Setting the Sails and Other Ways to Beat the Cinema Slump

by Elisabeth Sereda July 23, 2020
Parisians watch Paris Plages' "Le Cinema Sur L'Eau"

Parisians watch Paris Plages' "Le Cinema Sur L'Eau", a floating cinema at La Villette on July 18, 2020 in Paris, France

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In the US, only 30% of moviegoers are comfortable with the idea of going back to the cinema; in most European countries, the percentage is even less; and as far as Asia and Australia are concerned, in a lot of areas stricter regulations prevent them from opening altogether – for now.

Regular movie theaters, that is. As summer has descended on the Northern Hemisphere, desperate cinema owners have gotten creative. What, for instance, could be safer than floating in a boat on the water with your family or best friends while staring at a huge screen? Nothing, as the mayor of Paris, was told; and so the French were the first to open their 19th edition of the annual Paris Plages (beaches) celebration on the Seine on July 18th. The showing? A French film, of course, Le Grand Bain, flickered across a screen in the Bassin de la Villette. The 2018 comedy by Gilles Lellouche tells the story of a group of well-fed, middle-aged friends who decide to try synchronized swimming with rather bad, albeit hilarious, results. The audience was delighted – and not just because they enjoyed the film.

"It's been years, we're creating operations to take the cinema out of the cinema rooms as a promotion tool, and after the few months of confinement, we thought we needed a way to tell the people and to tell the world that cinemas are open in Paris, that Paris is one of the worldwide capital of cinema, while also creating at the same time a way for people to enjoy a magnificent night with their families,” said Elisha Karmitz, CEO of MK2 Cinemas, the company that partnered with the city of Paris to make it all happen. The boats were electric, the picnics homemade, as audience members brought their own food and wine. 150 guests in 38 boats, ranging in capacity from two, four, or six persons. The ice cream was complimentary and was handed out before patrons boarded the boats. For the premiere event, the seats were complimentary, too, and whoever could not get onto the water had the chance to sit in one of the 150 deck chairs on the riverbank.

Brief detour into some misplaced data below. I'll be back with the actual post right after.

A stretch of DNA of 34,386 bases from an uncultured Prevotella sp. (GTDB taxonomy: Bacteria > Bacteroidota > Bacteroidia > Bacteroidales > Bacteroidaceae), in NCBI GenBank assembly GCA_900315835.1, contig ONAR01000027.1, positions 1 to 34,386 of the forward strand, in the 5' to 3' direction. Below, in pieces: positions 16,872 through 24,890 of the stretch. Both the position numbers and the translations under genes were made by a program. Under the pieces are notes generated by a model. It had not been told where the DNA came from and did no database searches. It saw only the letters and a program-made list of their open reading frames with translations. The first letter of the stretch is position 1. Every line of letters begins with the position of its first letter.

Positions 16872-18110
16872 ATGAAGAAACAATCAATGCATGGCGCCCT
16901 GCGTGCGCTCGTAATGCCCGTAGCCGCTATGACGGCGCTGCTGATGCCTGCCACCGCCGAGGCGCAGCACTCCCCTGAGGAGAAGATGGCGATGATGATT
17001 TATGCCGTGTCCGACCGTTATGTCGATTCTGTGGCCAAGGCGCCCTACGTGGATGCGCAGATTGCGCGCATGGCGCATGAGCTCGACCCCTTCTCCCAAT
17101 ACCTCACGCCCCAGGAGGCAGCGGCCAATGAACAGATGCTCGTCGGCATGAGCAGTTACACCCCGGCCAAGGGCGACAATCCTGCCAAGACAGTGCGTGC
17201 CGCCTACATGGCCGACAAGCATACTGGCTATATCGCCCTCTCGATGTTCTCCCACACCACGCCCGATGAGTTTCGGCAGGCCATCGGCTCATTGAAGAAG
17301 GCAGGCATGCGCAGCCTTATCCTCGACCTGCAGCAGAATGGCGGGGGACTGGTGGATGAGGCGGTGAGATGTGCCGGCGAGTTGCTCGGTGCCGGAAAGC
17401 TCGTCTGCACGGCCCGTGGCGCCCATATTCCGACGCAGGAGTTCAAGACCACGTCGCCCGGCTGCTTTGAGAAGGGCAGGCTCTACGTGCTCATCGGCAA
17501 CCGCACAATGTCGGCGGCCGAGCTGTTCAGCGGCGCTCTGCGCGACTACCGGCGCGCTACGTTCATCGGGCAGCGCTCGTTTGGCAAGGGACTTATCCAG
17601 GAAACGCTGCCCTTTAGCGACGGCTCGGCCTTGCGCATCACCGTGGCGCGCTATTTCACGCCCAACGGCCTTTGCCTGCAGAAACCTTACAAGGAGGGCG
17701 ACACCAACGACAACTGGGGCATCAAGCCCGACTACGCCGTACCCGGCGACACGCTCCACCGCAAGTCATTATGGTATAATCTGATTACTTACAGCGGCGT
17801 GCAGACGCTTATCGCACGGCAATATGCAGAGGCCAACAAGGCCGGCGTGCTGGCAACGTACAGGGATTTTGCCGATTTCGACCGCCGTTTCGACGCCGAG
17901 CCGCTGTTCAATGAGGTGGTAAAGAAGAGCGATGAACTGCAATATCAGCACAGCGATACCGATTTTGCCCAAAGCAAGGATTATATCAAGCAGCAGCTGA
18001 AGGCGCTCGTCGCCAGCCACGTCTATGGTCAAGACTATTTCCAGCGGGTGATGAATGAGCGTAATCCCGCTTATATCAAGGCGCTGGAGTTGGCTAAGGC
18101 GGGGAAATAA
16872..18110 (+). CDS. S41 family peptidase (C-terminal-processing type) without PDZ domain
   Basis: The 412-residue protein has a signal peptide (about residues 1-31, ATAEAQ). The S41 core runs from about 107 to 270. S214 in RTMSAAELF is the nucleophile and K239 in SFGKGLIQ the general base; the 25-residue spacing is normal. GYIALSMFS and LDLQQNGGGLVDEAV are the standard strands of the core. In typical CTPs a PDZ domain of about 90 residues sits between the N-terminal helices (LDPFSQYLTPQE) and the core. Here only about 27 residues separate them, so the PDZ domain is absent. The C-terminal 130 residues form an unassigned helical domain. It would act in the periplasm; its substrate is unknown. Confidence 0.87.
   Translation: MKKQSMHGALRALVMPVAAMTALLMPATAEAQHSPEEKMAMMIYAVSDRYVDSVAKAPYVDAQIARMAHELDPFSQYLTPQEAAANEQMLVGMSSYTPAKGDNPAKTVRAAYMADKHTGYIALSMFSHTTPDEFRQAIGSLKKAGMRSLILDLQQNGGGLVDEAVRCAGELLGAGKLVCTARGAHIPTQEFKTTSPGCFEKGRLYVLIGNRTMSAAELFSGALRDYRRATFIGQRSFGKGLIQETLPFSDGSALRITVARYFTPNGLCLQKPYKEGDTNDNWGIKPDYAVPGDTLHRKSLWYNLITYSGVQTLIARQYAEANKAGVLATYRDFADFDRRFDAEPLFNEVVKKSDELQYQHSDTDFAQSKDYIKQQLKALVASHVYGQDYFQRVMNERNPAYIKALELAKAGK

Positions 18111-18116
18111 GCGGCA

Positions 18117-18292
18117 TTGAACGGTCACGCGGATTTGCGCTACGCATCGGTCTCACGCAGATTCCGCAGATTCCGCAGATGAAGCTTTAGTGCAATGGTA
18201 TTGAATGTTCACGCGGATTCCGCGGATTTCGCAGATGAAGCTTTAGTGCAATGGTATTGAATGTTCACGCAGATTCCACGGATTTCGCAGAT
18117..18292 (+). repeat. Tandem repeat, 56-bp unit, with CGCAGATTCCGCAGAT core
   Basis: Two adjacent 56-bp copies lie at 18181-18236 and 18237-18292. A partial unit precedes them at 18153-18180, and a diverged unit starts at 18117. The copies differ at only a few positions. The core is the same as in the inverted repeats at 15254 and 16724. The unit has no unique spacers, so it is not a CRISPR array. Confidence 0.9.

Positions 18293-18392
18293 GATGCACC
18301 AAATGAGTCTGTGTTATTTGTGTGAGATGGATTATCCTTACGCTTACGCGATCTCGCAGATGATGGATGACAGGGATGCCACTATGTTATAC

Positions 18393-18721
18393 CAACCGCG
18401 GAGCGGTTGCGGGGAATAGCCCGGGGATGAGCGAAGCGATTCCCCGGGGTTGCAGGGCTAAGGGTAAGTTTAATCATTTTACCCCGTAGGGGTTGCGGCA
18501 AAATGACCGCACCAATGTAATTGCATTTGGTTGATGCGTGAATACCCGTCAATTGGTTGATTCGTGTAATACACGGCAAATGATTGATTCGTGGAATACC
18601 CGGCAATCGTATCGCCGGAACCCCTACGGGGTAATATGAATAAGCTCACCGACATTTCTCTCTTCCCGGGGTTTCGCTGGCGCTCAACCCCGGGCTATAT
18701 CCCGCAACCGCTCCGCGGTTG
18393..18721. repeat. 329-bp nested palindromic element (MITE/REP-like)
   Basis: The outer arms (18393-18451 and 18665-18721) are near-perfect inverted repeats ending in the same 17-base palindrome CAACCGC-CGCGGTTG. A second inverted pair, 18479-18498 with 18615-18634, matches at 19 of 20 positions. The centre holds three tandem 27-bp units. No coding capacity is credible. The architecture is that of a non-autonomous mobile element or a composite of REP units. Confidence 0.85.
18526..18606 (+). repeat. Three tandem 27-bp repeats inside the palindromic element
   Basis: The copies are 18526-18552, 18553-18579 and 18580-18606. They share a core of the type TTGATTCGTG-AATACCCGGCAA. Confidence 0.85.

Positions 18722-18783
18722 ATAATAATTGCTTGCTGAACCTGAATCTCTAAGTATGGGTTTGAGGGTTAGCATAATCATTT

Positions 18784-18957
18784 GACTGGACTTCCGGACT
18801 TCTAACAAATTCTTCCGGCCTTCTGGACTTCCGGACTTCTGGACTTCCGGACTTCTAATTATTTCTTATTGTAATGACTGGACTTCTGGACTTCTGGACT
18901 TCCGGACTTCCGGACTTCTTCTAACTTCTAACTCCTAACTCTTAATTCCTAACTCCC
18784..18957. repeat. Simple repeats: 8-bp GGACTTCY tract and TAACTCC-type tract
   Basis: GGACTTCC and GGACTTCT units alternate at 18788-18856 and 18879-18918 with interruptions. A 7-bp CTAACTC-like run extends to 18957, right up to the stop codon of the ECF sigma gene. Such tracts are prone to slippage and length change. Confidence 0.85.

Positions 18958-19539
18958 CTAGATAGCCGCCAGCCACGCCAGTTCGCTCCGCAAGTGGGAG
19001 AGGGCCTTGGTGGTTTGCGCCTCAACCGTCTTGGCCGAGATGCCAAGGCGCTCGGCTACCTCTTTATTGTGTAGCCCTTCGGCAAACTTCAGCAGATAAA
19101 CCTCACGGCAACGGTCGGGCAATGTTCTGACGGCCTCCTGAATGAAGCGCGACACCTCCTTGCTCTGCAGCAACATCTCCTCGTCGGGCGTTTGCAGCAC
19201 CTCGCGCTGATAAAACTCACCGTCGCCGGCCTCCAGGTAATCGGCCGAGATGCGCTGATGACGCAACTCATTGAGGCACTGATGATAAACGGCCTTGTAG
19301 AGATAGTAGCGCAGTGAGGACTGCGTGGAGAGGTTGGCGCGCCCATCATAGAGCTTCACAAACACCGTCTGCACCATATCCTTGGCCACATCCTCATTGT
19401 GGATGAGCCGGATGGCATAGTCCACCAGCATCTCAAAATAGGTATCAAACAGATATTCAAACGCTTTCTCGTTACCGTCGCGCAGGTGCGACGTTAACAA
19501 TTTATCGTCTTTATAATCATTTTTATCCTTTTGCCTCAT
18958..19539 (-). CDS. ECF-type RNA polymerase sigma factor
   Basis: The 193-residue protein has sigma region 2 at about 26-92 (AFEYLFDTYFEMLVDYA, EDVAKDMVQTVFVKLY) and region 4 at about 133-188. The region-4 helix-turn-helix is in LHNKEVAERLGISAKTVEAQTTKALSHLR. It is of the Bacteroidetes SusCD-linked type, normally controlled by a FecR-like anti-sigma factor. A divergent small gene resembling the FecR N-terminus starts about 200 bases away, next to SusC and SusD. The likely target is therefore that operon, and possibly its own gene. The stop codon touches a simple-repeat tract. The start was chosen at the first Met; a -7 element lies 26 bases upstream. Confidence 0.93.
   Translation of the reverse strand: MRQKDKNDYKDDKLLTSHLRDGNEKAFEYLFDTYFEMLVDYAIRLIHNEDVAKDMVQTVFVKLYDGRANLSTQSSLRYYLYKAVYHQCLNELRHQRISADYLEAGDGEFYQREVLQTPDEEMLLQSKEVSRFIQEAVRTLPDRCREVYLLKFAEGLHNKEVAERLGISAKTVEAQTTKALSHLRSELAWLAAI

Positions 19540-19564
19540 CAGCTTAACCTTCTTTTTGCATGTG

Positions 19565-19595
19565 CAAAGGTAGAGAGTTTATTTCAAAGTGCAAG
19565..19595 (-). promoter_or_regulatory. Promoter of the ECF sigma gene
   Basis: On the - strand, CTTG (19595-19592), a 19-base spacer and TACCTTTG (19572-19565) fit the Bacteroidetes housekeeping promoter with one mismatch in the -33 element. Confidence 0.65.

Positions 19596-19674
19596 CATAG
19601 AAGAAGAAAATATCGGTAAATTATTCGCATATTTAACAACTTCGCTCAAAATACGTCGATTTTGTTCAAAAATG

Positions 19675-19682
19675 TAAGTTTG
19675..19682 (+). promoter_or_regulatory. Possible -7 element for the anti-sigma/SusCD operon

Since the event was such a success, the organizers, who also own two regular cinemas, are planning to make it a daily summer showing. How much they will charge, and if it will be more expensive than the usual movie ticket, is not currently known. But other European cities, such as Munich and Vienna, are considering similar ways of getting out of the cinema slump: both cities, like Paris, already have river beaches, Munich on the Isar and Vienna on the Danube Canal. In addition, Vienna, Rome, and a few others already have open-air theaters that aren’t drive-ins. If the weather holds, this is a good alternative.

On a smaller level, Americans have jumped on board of the floating experience too: Columbus, Cleveland, Cincinnati, all in Ohio, Austin, Texas, and Pittsburgh, Pennsylvania have listed dates in September of this year, but with only 12-24 boats available per location: the showings won’t be as grand as in the European version, and it remains to be seen if a theater chain can recover financially from selling just a handful of tickets. “We may as well just stick with social distancing in our already existing theaters, sell only 25% of the seats and hope for the best”, says the owner of a local chain who asked to remain anonymous. In recent years, cinemas have already faced stiff competition from the rise of streaming, faced corporate acquisitions and now Covid-19, and many were briefly rumored to be bought, as AMC has been rumored to be on the point of being bought by Amazon – although in this particular case it turned out to be just that, a rumor. There are, however, rumblings about theater chains actively pursuing buyers. And as David Craig from the USC Annenberg School notes: “People still want to be social. They don’t go to the movies just for content, they can watch that on here [their smart phones]”, he says. That feeling is a global one.

Meanwhile, not only in the US but all over the world, the good old drive-in has seen a major revival as the spread of the virus can be contained if you just hang out in your own car. The big question that remains is what will happen when the temperatures get colder and sitting in a freezing car or on the frozen Seine won’t be quite as comfortable.